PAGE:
The Benefits of the Cloud

In this series of looking at the cloud as a whole, across technology, we move to part two of the series.

The Benefits

What advantages can moving your IT to the cloud offer your business over traditional in-house managed set-ups? There are as you might expect, quite a few. Some are obvious and others less so, but undoubtedly there will be benefits that suit your business.

The first part of talking about the benefits is to split them in to two categories; business benefits and technical benefits.

The business benefits are as the name suggests, benefits that can be directly linked to the business. Whereas the technical benefits are linked specifically to the technological advantages that can be gained. They might not be seen immediately as instant cost savers, but they are certainly tangible to the business.

Business Benefits

The immediate impact of moving to the cloud can be the shift of payment from CapEx to OpEx. Knowing how much money is going out per month helps companies to create better annual budgets, and keep money in the bank for longer due to the lower initial investment.

Technology is expensive, and requires updating on a regular basis. Most suppliers and vendors suggest a refresh of both hardware and operating software on a rolling 3-5 year basis. By moving to an OpEx funding model, costs can be allocated in advance.

As benefits to work forces, moving to the cloud can open up a whole host of flexibility and accessibility. Today companies are both starting to recruit talent from a global pool rather than local, as well as be more flexible to the location and hours that their employees are expected to work. Using cloud services and cloud storage allows employees to connect, work, collaborate and store files and documents from any web enabled device, from any location.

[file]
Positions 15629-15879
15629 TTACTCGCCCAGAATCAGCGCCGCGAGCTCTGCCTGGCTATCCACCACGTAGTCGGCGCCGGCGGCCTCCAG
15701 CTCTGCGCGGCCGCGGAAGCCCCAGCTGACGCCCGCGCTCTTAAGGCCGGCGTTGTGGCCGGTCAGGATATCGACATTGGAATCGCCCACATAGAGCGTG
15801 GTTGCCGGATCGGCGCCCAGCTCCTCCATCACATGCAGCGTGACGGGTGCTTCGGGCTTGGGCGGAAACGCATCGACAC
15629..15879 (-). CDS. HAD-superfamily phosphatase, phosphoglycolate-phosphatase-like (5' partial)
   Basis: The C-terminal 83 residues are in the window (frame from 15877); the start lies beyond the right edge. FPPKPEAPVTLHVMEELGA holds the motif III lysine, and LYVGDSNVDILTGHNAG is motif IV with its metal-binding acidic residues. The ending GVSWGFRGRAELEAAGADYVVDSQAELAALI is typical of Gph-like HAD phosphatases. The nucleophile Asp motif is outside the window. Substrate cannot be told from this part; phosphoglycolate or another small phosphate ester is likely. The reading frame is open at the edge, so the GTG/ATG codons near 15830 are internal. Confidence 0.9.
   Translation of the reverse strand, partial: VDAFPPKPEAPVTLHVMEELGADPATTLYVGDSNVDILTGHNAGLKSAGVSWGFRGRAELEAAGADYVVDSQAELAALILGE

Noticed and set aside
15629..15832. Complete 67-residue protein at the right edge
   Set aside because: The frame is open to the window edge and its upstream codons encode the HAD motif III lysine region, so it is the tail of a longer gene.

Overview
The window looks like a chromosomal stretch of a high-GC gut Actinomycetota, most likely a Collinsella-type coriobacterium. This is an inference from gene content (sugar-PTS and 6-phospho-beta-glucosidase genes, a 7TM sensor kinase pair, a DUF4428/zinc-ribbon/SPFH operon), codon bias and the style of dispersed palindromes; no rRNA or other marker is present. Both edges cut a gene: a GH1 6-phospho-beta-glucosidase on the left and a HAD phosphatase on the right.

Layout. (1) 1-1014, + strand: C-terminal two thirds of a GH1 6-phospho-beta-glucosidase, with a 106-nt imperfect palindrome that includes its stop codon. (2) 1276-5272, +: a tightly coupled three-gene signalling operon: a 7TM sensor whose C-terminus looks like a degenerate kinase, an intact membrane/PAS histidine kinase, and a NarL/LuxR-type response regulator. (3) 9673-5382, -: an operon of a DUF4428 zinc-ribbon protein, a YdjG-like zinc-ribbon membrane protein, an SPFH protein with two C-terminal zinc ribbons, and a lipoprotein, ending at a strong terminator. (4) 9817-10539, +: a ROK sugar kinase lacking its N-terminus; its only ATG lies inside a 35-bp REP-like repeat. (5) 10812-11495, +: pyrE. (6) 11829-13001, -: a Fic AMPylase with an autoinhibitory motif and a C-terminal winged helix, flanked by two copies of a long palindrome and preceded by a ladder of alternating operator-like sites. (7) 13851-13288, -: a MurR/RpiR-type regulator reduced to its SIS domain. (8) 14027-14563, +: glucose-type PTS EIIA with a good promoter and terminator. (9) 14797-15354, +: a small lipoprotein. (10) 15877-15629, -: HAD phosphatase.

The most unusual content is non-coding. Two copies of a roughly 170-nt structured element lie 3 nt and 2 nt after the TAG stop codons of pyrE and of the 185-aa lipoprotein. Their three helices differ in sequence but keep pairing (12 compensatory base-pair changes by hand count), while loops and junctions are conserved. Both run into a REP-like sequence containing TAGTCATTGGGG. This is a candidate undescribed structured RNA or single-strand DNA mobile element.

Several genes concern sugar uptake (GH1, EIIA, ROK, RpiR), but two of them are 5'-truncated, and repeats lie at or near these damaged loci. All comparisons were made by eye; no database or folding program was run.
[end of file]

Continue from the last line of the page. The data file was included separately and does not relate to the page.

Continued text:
Employees can connect using smartphones and tablets whilst on the go, via apps such as Dropbox, Microsoft Office 365 or Photoshop, to complete tasks that used to be only be completed in offices. The cloud has let us move on from carrying USB sticks and connecting via VPN’s.

Companies in the UK such as Virgin allow their head office employees to take as much holiday as they require, knowing that they might prefer to work in traditional out of hours times and from locations other than the office. The concept was started by Netflix in the US as a way of letting people work in a way that suits them and it seems to be monitored by a number of other companies to see how well it works.

Going one step further, technology such as video conferencing allows employees to hold face to face meetings from any location to ensure that productivity, efficiency and camaraderie are all maintained. It also allows offices to consider strategies such as hot-desking, which can reduce the amount of office space required.

Most importantly however is that putting services in the cloud can allow the desired flexibility that many employees are looking for today, particularly the younger millennial generation, who see working and being social equally as important. In the battle to recruit the best talent available, having the option to let people who work with different styles work the way they want to might just give your company an extra edge.